SLIDESHOW

Meet Amazon's Four New Kindles

Amazon upgrades its Kindle fleet with four new models--Kindle, Kindle Touch and Kindle Touch 3G--and the Kindle Fire tablet. Have a look.

Amazon Debuts Four New Kindles

Amazon's CEO Jeff Bezos announced four new Kindles Wednesday, including the company's first touchscreen color tablet called the Kindle Fire, which is based on the Android OS. There's a new keyboardless Kindle to replace the older model that starts at $79, two all-new E-ink touch Kindles--the Kindle Touch and its 3G counterpart--whose pricing starts at $99 and $149.

Also announced: The highly-anticipated Kindle Fire, a 7-inch media-consumption tablet costing $199, which caters to content from Amazon's stores with their movies, TV shows, music, books, magazines, apps, and games. Click through for all the details.

Photo: Melissa J. Perenson, PCWorld

Kindle Base Model

The new Kindle base model gets rid of the keyboard that took a big chunk of the old device and introduces four buttons and a directional pad. It weighs less than 6 ounces and overall, it is almost 20 percent smaller than the previous model. It comes with 2GB of storage, one month of battery life with its Wi-Fi off, and it's priced starting at $79 for the Special Offers version or $109 without Amazon ads.

Kindle Touch

The all-new Kindle Touch is the first touchscreen E-ink reader from Amazon. It's coming on November 21 for $139, or for just $99 with special offers (ads on the screen saver). It's thin and sleek, weighing 7.5 ounces, and sports a 6-inch E-ink display with multi-touch support. Amazon claims up to two months of battery life with wireless networking turned off and reading for 30 minutes per day. To swipe pages, the new Kindle Touch lets you tap on most of the screen for page forward, or in a narrow area near the left edge of the device to turn to the previous page.

Kindle Touch, No Buttons Needed

There's Wi-Fi on board and a new feature called X-Ray lets you see all the passages across a book that mention ideas, fictional characters, historical figures, places, or topics and get detailed descriptions of them from Wikipedia and Shelfari. There's also 4GB of storage on board, out of which 3GB are available to use, so Amazon bundled in free cloud storage for all the books you buy.

Kindle Touch 3G Next to New Base Model Kindle

The Kindle Touch 3G is $189, or $149 when it displays Amazon's Special Offers. The e-reader comes with free global 3G connectivity for content downloads. It also bundles access at AT&T hotspots across the U.S. for buying and downloading content without having to go through tedious registration or log in attempts--the device just connects automatically to AT&T hotspots.

Photo: Melissa J. Perenson

Kindle Fire

The Kindle Fire is the highly anticipated 7-inch media tablet from Amazon, which looks very similar to the BlackBerry PlayBook. It weighs just under 15 ounces, and it’s 0.45 inches thick, aiming to be a portal to all the books, music, movies, and apps Amazon has to offer you. The Fire arrives November 15 and will cost just $199 (U.S.-only).

Kindle Fire Specs

The Kindle Fire runs Amazon's version of Android, on an unspecified dual core processor (no word on RAM), with 8GB of storage. There are no cameras on the back or front, no microphone, 3G, or GPS capabilities, all of which helped Amazon keep the Fire's price low. See how the Kindle Fire compares to the competition.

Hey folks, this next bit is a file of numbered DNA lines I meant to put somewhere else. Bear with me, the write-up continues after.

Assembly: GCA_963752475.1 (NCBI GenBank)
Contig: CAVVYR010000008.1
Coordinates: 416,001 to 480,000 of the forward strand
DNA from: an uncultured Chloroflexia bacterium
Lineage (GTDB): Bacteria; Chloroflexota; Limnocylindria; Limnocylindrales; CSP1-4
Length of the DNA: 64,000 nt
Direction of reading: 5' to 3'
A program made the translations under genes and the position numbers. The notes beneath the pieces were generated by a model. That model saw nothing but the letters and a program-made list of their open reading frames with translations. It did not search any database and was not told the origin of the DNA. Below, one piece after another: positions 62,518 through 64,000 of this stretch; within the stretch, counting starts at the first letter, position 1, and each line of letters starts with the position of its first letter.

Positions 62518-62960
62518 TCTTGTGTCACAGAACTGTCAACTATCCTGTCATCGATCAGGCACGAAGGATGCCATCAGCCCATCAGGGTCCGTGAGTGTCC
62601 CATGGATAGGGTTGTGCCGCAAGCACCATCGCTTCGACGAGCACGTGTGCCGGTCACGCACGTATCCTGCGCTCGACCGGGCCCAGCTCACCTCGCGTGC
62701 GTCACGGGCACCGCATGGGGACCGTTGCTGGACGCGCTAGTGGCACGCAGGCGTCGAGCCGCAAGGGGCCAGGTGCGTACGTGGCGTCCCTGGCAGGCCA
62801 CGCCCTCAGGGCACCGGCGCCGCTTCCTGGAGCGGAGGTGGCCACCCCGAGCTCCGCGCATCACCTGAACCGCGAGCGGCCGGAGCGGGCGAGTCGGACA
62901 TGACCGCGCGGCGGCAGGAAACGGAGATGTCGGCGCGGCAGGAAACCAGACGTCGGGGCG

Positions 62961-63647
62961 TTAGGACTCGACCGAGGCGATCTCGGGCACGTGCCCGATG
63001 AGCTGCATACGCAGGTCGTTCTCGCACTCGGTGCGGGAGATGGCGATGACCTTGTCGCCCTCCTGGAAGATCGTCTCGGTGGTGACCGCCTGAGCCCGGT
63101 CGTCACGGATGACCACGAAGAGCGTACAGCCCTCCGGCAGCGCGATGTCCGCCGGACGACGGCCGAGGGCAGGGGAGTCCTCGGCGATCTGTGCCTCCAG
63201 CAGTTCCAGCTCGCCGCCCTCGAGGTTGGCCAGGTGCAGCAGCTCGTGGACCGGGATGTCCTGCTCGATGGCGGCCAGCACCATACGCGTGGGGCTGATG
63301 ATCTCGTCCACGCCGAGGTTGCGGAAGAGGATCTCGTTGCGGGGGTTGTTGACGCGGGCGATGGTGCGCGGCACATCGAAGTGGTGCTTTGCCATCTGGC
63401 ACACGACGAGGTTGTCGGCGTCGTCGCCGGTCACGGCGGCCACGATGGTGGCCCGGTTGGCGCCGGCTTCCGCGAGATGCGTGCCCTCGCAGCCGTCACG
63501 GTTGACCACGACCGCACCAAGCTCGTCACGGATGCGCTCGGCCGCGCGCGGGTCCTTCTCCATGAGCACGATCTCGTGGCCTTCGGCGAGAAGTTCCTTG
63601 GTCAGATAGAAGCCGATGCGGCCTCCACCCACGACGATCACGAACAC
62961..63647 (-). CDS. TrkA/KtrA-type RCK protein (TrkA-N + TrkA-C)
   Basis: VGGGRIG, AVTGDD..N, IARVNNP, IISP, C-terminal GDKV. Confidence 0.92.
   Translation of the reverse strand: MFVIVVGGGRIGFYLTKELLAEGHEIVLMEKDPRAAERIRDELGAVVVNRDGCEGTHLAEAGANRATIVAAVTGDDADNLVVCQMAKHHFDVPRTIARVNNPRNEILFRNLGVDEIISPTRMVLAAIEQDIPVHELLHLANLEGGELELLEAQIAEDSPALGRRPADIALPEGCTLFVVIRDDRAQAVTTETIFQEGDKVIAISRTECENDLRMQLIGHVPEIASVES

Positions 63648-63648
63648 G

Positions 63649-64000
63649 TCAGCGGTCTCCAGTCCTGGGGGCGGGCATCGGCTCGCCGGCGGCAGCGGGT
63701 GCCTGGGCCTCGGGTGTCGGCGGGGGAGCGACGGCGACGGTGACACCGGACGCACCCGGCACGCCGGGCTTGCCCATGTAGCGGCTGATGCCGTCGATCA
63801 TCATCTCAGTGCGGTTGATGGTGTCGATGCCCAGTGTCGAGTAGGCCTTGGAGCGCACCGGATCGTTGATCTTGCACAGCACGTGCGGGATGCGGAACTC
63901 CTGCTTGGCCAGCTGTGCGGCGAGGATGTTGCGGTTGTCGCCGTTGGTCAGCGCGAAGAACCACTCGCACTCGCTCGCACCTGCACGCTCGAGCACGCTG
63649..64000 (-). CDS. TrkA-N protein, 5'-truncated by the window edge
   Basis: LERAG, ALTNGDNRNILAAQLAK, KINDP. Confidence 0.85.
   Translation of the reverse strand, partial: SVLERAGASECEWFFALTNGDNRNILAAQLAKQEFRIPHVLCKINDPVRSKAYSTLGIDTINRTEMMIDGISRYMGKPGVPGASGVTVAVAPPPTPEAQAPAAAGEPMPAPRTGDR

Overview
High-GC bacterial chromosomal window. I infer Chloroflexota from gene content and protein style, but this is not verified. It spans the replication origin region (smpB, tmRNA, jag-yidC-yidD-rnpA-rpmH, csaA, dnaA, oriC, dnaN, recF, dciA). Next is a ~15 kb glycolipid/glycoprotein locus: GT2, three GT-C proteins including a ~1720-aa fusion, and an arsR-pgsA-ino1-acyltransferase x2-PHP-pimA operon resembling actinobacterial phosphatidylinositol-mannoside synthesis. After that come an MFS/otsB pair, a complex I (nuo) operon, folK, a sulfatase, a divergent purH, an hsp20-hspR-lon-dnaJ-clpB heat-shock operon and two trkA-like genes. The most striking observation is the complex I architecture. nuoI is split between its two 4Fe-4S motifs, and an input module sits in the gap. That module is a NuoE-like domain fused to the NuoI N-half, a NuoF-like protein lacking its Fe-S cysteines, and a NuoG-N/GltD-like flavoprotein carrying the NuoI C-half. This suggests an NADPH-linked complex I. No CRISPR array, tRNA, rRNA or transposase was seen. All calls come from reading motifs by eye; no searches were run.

Photo: Melissa J. Perenson

Kindle App Store

The Kindle Fire claims 8 hours of battery life for reading, or 7.5 for watching videos, with Wi-Fi off. There's a built-in email client, and you can download more games and productivity apps curated by Amazon.

Kindle Fire vs. Kindle 3

Here's the Kindle Fire (left) compared to the 3rd-generation Kindle.

Photo: Melissa J. Perenson

Kindle Fire's Music Player

Amazon is giving its Prime members access to its movie and TV library, served along with a newsstand of popular magazines, books, music, and apps from the Amazon Appstore. If you don't have Prime ($79 per year), Amazon will bundle a free month of the service for Kindle Fire buyers.

Photo: Melissa J. Perenson

Kindle Fire Ports

Close-up of the Kindle Fire's ports: (From left), Headphone, micro-USB, and power button.

Photo: Melissa J. Perenson

The Back of the Kindle Fire

The back of the Kindle Fire tablet is rubberized.

Photo: Melissa J. Perenson

Kindle Fire Lets You Save to the Cloud

Amazon integrated its Whispersync technology into the Kindle Fire beyond books to videos. So, if you stream a movie on the Fire, you can pick up where you left off on your TV. All the content you bought from Amazon will be stored in the cloud for free, and the browser on the Fire will make use of Amazon's servers to preload parts of websites that you read most frequently. See more on how the Silk Web acceleration technology works on the Fire.

Kindle Fire UI

The tablet runs on a version of Google Android customized by Amazon, so much that it looks nothing like it--a shelf motif is used throughout the interface to display the content at the bottom of the screen, while in the middle, you can browse through music, movies, apps, and magazines in a carousel. Amazon didn't say which version of Android it based the Fire software on.

New Kindle Family

Amazon has priced its new Kindle line aggressively, upping the ante in the e-reader market and breaking into the tablet market with the Fire--a fully functional media tablet for half the price of Apple's iPad. While Amazon's Kindle e-book reader upgrades are impressive, all eyes are on the Kindle Fire to do battle in the tablet wars.